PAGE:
Every now and then I also need to sew things for family members. When school started, for example, my daughter got a new school laptop, and asked me to make a sleeve to keep it in. I gave this a priority, and ended up spending more time on it than I expected (as it took three different tries to get the laptop to fit through the zippered top).

There are also big distractions, like illnesses, trips, or summer vacations. These force me to stop whatever I’m working on for long periods of time. When I get back, I often find it hard to go back to the projects I was in the middle of.

And then there are huge distractions, like hosting house guests. Since I sew in our guest room, hosting means moving all of my sewing materials away. It takes me up to two weeks to move everything out, another week or so to move things back in, and then months to figure out what pile is which and where everything is (I’m still looking for items I can’t find after hosting family this summer…). Forget about finishing projects if you can’t even find them…

Design Concerns

Often, I find gorgeous pieces of textiles that I am really passionate about. Sometimes I’m not sure what to make them into. At other times I don’t have the exact fabrics I need to match them with. These go into separate piles. They wait patiently for weeks or even months, until I find all the other ingredients I need to make them into something spectacular.

I found this unusual piece, for example, over a year ago:

It took me many months to find just the right fabrics to go with it, ones that matched not only in color but also in texture. I completed this tote last week:

Yep, one less pile! (but there are already new ones in its stead…).

New Ideas

The biggest pile of unfinished projects is in my head. I constantly have ideas for new things to make, new quilts to sew, new bags to design and so on. Every now and then I just HAVE to try something completely different. It keeps me challenged and excited about my work.

I find inspiration everywhere, but especially on trips. There is something intense about going somewhere else, being exposed to new environments and new cultures, seeing lots of new things. After traveling I am especially eager to make new things. Like when I returned from Peru and made a troll.

Then there is a constant danger in sorting my fabrics, too. I really didn’t mean to start anything new before I finished those UFOs, but as I was putting things away I came across this amazing tapestry in my stack (so guess what?!):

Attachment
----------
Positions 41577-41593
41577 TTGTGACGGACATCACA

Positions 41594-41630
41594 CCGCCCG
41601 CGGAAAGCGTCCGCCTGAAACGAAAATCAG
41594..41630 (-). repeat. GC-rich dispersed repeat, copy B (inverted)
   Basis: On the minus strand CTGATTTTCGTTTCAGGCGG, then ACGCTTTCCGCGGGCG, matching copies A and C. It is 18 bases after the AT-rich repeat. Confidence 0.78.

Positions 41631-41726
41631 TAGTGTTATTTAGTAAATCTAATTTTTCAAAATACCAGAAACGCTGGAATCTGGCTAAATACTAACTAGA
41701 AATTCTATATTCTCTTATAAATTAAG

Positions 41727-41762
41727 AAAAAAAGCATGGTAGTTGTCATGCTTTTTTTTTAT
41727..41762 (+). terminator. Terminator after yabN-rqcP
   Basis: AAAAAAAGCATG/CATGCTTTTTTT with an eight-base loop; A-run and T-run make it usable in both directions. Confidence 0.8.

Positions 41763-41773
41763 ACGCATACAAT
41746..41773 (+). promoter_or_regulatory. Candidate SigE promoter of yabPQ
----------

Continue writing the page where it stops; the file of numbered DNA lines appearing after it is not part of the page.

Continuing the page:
And there are the scraps. My work results in many, colorful scraps of different sizes and textures, that happen to accumulate in my sewing room before I get to put them away. Often, seeing those scraps together gives me new ideas. Thus, even if I try to finish one thing, I can’t help but start another… Only yesterday I began working on this mini messenger bag, for example:

Seeing the leftover strip alongside other pieces made me think of a new artsy sling (I’ll get to it soon, I promise!):

Even putting those scraps away can be problematic. So far I sorted them into different boxes by approximate size. But a few weeks ago, when one scrap box started overflowing, I spilled them all out, and had the idea to sort them by color:

Which lead to some scrap playing:

Which ended up in this “Fall” mini quilt, that I love dearly:

Procrastination

Finally, there are the less-pleasant tasks. I’m sure you have those in your work, too. Every line of work has undertakings that are fun to do and activities that are … less so. Me, I love designing. Thinking of new items, matching fabrics, experimenting with colors and textures–these are the things that get me all excited. Ironing and sewing zipper pockets … not so much. And so, when I design Renaissance Totes for example, I really enjoy making the outer layer. Sewing the lining, however, with its zipper and many pockets, is a chore. And so there is currently a pile of outer layers of Renaissance Totes waiting for their linings. They’ve been waiting for a while. I’m ashamed to say how long. I will eventually force myself to finish them, but not this week…

When I shared my UFO predicament in a Facebook group I’m in, many creative members seemed to understand. One person quoted a known saying, about how, when you finish all your projects, it’s the end. I guess this, alone, is a great reason to keep going 🙂

 

ANY Texture’s Gray and Red Period

It’s that time of year again… Teachers are rejoicing, school kids are elated, and parents … well, parents are flooded with mixed emotions, I guess. Yep. The last day of school is upon us!

Next week my kids will be home full time. I’m looking forward to spending the long summer days with them. I’m old enough to realize how fast the years go by, and to appreciate every moment we still have together. But that also means I need to wrap up my sewing, which makes me a little sad. My many partially-conceptualized, half-started, unfinished, and almost-completed projects will all have to wait for fall. Sewing Season is over. Summers are for family.